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Barbara Klein Moss

In her ambitious, and painstakingly researched, debut novel, Ms. Moss takes the reader on a compelling journey into 1830s New England, in which repressive Calvinism runs headlong into a Transcendentalist quest to find an elusive utopia right here on Earth.... (A) precocious and bold first novel...

— Chloe T. Barlow, Pittsburgh Post-Gazette

Read more about The Language of Paradise

The Language of Paradise

Set in nineteenth-century New England, this exquisite novel tests a woman's love against her husband's utopian quest.

Sophy Hedge, the daughter of the town minister, falls in love with Gideon Birdsall, a gifted theology student assisting her father with a Hebrew lexicon. Sophy, an amateur artist, is drawn to his angelic looks, which seem to embody his intellect, passion, and idealism, while Gideon glimpses in her a child of nature unbound by convention. Yet after they wed, Gideon's restlessness worries her, and she struggles to connect with him as he flounders in his new roles of pastor and family head. When the mysterious and magnetic teacher Leander Solloway enters their lives, Gideon believes he has found a like soul. As the schoolmaster gains influence over her husband, a newly pregnant Sophy translates her fears into secret paintings.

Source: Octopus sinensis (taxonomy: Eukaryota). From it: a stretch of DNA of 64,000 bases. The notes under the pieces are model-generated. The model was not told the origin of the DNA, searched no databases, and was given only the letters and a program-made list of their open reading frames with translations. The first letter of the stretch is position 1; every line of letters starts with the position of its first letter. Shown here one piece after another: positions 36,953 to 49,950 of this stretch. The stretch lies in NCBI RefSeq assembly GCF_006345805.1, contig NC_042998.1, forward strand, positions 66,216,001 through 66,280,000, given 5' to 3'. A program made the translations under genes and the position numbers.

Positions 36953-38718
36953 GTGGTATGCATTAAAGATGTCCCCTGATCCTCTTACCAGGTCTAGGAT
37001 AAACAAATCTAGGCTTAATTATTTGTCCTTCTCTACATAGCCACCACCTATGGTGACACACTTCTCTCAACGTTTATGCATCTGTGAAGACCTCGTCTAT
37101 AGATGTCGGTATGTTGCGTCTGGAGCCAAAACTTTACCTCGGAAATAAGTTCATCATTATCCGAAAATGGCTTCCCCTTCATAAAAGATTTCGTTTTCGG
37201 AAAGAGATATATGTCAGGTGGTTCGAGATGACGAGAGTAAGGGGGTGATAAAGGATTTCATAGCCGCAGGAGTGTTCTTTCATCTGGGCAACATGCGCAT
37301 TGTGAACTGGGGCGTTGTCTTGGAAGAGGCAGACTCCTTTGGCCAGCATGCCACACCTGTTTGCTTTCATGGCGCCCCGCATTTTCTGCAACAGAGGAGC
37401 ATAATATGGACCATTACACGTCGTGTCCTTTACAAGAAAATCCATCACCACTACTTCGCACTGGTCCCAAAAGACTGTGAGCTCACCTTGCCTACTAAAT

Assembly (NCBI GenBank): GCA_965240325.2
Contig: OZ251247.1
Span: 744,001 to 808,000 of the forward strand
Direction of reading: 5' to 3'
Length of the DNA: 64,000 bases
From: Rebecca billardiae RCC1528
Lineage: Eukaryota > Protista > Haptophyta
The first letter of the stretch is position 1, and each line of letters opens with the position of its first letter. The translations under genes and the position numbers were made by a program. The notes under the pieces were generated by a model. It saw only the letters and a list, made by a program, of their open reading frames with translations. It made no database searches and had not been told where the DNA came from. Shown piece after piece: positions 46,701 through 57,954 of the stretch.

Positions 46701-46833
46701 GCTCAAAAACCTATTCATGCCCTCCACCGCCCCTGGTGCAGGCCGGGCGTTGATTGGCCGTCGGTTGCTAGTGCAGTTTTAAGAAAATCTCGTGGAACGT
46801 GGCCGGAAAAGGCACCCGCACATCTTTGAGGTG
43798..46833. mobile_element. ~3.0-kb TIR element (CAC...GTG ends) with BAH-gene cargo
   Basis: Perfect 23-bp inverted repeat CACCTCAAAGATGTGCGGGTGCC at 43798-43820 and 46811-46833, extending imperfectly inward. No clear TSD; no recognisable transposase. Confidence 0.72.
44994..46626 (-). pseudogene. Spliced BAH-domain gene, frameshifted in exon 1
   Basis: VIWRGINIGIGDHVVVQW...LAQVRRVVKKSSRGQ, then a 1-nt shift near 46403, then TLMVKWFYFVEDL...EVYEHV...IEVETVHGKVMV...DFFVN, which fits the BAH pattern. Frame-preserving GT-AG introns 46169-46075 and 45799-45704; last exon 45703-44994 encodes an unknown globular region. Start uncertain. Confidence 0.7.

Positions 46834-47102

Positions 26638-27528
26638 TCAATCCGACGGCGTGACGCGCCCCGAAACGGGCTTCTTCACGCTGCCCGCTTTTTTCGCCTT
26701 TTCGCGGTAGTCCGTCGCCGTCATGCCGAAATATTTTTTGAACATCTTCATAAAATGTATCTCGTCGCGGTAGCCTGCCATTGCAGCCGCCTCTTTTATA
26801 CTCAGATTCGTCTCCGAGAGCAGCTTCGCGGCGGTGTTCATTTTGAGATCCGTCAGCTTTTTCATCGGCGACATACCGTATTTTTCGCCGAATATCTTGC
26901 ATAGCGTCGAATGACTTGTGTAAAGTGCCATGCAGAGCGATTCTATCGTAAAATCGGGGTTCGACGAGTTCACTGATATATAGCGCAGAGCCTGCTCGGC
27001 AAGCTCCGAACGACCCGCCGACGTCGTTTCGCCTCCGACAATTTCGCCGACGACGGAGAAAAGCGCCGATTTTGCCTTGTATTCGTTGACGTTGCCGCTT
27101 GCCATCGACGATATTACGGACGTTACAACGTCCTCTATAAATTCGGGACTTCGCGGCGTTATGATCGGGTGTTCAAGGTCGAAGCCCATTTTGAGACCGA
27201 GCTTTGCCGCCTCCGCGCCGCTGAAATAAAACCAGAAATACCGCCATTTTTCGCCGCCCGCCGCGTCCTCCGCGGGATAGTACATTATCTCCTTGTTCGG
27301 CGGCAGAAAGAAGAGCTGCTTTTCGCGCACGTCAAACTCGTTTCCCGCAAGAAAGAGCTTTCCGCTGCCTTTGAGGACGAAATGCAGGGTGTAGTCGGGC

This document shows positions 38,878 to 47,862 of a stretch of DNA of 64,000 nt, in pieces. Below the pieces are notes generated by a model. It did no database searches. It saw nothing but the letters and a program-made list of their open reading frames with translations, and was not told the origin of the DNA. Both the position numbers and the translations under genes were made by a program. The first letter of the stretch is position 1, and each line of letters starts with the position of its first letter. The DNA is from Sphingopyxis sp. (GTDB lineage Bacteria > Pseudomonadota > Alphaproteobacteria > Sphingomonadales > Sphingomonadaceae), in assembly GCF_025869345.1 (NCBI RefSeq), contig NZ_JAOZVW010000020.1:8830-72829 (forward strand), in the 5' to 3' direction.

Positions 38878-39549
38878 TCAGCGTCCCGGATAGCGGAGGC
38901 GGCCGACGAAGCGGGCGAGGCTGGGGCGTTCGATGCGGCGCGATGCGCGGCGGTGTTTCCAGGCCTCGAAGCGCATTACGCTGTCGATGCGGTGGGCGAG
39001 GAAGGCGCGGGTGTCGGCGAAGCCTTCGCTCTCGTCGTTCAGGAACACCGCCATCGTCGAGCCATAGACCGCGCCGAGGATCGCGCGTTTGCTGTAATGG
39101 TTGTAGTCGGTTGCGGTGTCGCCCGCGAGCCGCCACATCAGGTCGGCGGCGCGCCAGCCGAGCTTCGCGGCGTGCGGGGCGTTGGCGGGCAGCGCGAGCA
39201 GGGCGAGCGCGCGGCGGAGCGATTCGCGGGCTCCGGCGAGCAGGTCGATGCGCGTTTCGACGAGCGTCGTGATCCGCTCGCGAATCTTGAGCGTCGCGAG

In a daring experiment to unlock the mysteries of the first language, the primal tongue spoken in the Garden of Eden, Gideon and Leander attempt to recreate a pristine and tightly controlled environment in which to raise the baby. Isolated from the influence of family and neighbors, they hope to witness the genesis of a pure speech while "raising up this fallen garden by the same means as it was created: word by word." But "Paradise is a worm that eats at the brain," and Sophy, unaware of their intentions until it is too late, must decide whether to live in the world her husband has made or escape to save her child and herself.

Addressing the timeless issues of creation, possession, and the elusive dream of perfection, The Language of Paradise captures the fragility of human longing.

(4 1/2 stars) The author's faithful rendering of language and custom creates a sense of the stifling paternal mentality that defines women's behavior as Sophy is forced to break with a lifetime of concession and obedience to save her family from an unnatural fate born of the conceits of men.

— Michael Leonard, Curled Up with a Good Book